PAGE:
As our PH put it, we had our cake, now all we needed was the icing and the cherry on top.
We had basically bagged all the animals we had come for and we still had a few days left. The pressure was off and as Jeff said, anything from here on out would be icing on the cake. After a nice breakfast washed down with several cups of good coffee, we hopped into the rover and headed for the hills.
This is my view from the back of the hunting rig.
We sit quite a bit higher than the driver.
Kyle sitting directly across from me, gun at the ready.
These zebra appeared out of thin air when spooked from the sound of the rover.
These creatures are eland. They are some of the largest animals in Africa. The trio pictured here are cows (and they are the size of real cows). The bulls are at least a third larger.
In Africa, you don't have to go far to find trouble, and sometimes trouble finds you. Case in point is pictured below. This is a cape buffalo and it is known to the natives as Mbogo. They are VERY large and have a VERY bad temper. They are known to big game hunters as "Black Death" or "Widowmaker" and one would be advised to give them a very wide berth. In Africa there is what is referred to as the "Big Five". These are the five most dangerous animals on the continent and consist of the elephant, black rino, cape buffalo, lion, and leopard. Several hundred people are killed by the cape buffalo every year and when wounded, they tend to head for heavy cover, circle back on their tracks and wait in ambush for the unlucky hunter that did not make a clean kill.
It was mid afternoon when we happened across a grey duiker while driving a two track road in the rover. The animal ran in and out of heavy cover and would show itself briefly for a moment at a time. I readied my rifle and as our driver slowly moved the truck forward I spotted him in the low hanging branches of an acacia tree. I took the shot and it felt good. I was sensing some doubt from my hunting partner and the rest of the hunting party. We all went for a 100 yard walk to check it out and our tracker instantly found blood and then within 20 yards,the duiker. A grey duiker (duiker comes from the Dutch word "diver" for the way the animals dive in-and-out of the bushes) is a small deer-like animal. This one is fully grown and i'm told will most likely make the record books.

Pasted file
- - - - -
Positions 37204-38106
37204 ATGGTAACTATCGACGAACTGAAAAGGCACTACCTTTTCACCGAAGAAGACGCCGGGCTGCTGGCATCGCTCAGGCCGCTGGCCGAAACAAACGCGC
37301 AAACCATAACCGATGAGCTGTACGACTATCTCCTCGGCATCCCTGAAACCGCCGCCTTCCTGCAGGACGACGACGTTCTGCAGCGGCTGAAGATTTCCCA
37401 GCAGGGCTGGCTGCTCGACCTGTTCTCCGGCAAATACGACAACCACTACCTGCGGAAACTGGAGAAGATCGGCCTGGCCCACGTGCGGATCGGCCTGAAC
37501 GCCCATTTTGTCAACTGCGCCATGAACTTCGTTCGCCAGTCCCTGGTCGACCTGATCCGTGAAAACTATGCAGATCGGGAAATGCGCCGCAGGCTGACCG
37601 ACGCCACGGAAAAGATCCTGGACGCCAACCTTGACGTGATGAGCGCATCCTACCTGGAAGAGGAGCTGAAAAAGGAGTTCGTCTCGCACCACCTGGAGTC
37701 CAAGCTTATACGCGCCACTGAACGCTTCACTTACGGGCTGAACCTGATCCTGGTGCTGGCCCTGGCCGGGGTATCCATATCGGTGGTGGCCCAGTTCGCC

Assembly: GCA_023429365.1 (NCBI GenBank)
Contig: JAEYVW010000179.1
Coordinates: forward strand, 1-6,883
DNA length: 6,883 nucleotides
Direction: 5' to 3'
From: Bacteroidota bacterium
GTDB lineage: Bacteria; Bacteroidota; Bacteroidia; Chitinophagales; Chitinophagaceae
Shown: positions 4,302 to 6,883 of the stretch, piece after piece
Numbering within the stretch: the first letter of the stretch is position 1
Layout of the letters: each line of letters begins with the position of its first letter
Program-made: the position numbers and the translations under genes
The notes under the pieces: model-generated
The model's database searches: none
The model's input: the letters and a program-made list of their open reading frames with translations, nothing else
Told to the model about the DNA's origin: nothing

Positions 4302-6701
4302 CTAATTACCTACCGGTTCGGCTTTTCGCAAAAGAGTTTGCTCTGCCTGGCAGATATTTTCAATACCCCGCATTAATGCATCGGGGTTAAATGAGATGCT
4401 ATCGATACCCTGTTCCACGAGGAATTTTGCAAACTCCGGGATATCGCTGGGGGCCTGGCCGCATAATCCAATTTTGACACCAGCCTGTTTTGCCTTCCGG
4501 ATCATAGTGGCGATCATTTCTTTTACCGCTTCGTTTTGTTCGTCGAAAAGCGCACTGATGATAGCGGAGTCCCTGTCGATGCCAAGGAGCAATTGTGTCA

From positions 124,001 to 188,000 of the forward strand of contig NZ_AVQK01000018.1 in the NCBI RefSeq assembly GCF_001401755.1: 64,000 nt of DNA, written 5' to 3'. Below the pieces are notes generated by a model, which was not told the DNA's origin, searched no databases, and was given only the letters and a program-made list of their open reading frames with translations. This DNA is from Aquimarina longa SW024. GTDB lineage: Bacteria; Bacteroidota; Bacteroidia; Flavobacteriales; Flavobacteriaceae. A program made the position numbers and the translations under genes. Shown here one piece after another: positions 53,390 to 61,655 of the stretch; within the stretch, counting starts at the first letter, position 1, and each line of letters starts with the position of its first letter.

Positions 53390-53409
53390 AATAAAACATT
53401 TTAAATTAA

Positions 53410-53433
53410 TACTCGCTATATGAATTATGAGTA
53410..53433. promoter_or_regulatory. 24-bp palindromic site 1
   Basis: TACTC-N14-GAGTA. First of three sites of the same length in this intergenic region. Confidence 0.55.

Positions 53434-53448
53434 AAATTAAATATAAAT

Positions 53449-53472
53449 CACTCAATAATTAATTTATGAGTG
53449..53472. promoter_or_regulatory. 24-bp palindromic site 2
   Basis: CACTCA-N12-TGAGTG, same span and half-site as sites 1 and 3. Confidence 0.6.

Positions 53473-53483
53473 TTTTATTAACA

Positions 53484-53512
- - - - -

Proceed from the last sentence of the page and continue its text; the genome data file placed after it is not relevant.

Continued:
Later in the day, after a fine lunch we head out for what will be our last day of hunting. We are still looking for a couple of really big warthogs, but know our chances are slowly fading away. As we drive through the bush we spot hogs! We shoot a few smaller hogs that are doing damage to the landscape and then out of the corner of my eye I spot a bruiser of a pig. It's choppers can clearly be seen at 200 yards. I swung my rifle and fired while kyle rolled video. The shot was good and the big hog went down! Within 30 minutes another large hog is spotted and this time the gun is handed to Kyle who quickly puts him down!
We have two giant wallhangers in the back of the rover within 30 minutes. The gods of the hunt are smiling upon us. We have just put the cherries on the cake.
This is video footage of one of the big warthogs pictured above. I used a 300 Win. Mag. and the distance was about 150-180 yards.